Second Street Dirt portion

A portion of Second Street, between Hancock Street and Baker Street, does not have any immediate plans to be paved once the C-Line Sewer Project is completed. The dirt road may be paved if Council deems it a priority when it completes the Street Capital Plan later this spring. JORDAN ACHS/Boomerang Staff

The Laramie City Council had to decide whether to move forward with an underground sewer project or postpone to include designing, funding and paving a section of Second Street.

The council voted almost unanimously during its Tuesday meeting to continue the C-Line Sewer Outfall Project without immediate plans to pave the unpaved section of Second Street once the project is complete.

City staff recommended the city move forward with the project, which was originally proposed to council in June, without plans in place to pave the dirt road. Typically, the city tries to pave streets as it does work underneath them, a priority Councilman Charles McKinney said he still considers important.

“I think it’s time to build the street,” McKinney said. “If we’re going to tear it up, if we’re going to put in a sewer line, we might as well put the infrastructure in there and get it done.”

Malea Brown, director of administrative services, said while the city would like to pave the street, the process of obtaining the funding and designing the street would push the project back years.

“Because our construction seasons are so limited, it takes a year to design and a year to do the street,” Brown said. “So, we would prefer — if this is something that council desires to do — to do it in a work session with all the streets so there is a discussion of monies.”

Delaying this project would also further delay future projects, like upgrades to Ivinson Avenue, added City Manager Janine Jordan. If the C-Line project gets pushed back two years, Jordan said the needed Ivinson improvements could be postponed for as much as seven years.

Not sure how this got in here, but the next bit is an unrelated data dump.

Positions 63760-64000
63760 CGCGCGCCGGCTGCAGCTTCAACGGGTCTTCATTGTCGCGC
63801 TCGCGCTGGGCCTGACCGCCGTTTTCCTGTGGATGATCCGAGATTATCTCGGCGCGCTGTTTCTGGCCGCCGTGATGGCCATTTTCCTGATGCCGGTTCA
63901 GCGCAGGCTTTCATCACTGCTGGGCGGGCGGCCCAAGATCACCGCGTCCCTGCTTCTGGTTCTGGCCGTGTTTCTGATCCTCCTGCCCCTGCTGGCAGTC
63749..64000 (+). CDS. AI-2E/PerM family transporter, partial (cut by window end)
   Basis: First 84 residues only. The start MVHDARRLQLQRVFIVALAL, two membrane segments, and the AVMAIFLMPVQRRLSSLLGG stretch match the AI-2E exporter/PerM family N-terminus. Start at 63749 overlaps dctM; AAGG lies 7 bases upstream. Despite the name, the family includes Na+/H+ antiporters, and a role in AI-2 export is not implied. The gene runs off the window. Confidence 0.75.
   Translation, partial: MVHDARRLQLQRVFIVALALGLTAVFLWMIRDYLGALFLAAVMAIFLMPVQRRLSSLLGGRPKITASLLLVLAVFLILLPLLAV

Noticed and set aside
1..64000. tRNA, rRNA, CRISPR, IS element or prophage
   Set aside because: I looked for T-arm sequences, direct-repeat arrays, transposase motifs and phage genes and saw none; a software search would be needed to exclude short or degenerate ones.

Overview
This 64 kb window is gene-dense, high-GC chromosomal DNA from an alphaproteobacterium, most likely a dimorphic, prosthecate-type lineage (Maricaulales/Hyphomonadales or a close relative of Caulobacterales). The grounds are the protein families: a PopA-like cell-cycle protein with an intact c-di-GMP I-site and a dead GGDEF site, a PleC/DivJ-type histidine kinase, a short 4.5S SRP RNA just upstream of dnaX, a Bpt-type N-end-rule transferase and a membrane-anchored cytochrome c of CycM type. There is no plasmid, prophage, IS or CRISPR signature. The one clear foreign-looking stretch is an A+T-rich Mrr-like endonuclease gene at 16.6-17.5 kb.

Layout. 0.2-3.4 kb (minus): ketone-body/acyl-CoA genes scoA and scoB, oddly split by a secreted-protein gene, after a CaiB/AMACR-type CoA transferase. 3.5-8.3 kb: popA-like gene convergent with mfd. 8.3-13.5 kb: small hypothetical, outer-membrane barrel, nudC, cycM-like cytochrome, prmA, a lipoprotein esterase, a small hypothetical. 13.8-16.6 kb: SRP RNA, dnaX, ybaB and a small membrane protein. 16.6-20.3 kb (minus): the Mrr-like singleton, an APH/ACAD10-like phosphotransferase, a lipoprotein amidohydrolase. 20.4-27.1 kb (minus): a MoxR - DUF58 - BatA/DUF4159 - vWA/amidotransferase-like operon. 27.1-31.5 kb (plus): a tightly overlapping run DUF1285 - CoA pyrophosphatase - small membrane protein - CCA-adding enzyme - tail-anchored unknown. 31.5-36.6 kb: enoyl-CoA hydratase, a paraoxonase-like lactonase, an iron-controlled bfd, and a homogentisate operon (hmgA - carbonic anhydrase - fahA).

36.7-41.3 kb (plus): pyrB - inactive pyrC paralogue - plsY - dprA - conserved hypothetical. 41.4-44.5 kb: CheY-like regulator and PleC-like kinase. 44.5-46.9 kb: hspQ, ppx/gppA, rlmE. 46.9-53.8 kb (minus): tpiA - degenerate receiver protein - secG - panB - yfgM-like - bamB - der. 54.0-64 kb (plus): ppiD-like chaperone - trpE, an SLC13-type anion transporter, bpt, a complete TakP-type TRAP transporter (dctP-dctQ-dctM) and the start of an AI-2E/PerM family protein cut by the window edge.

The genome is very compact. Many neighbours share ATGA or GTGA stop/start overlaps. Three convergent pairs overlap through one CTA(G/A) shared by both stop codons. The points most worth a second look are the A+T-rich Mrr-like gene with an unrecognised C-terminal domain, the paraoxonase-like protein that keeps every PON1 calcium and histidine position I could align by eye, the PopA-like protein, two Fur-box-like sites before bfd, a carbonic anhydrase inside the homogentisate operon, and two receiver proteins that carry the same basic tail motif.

“No one is saying we shouldn’t do the street work, but [council] didn’t appropriate funds for it, either for design or for construction,” Jordan said. “But [council] can certainly do that in the coming weeks.”

Brooks Webb, interim Public Works director, said the city will replace 2,000 linear feet of deteriorating clay pipe with new, larger, plastic pipe. He added the project spans 10 city blocks, from the intersection of Second and Hancock streets to the intersection of Sixth and Canby streets.

The almost $2.5 million project will help avoid a flow bottleneck on Sixth Street and will help prevent areas of exceeding flow on Ivinson Ave, especially as the next phases of the project focus on Ivinson, said William Winkler, a civil engineer with the city.

With the recent passing of the specific purpose tax, Jordan and Brown said council will have a meeting later this spring to allocate funding to different street projects — including Second Street — which the council considers to be a priority as part of the Street Capital Plan.

McKinney raised concerns that the sewer project is to accommodate the University of Wyoming, but Jordan said the upgrades were just areas in need of repair and had “nothing to do” with the university.

The motion to move forward with the C-Line construction passed. McKinney voted no on the measure.

(1) comment


Why didn’t the gym build the street? They built a brand new building. They should at least be responsible for part of it since it will raise their property values.

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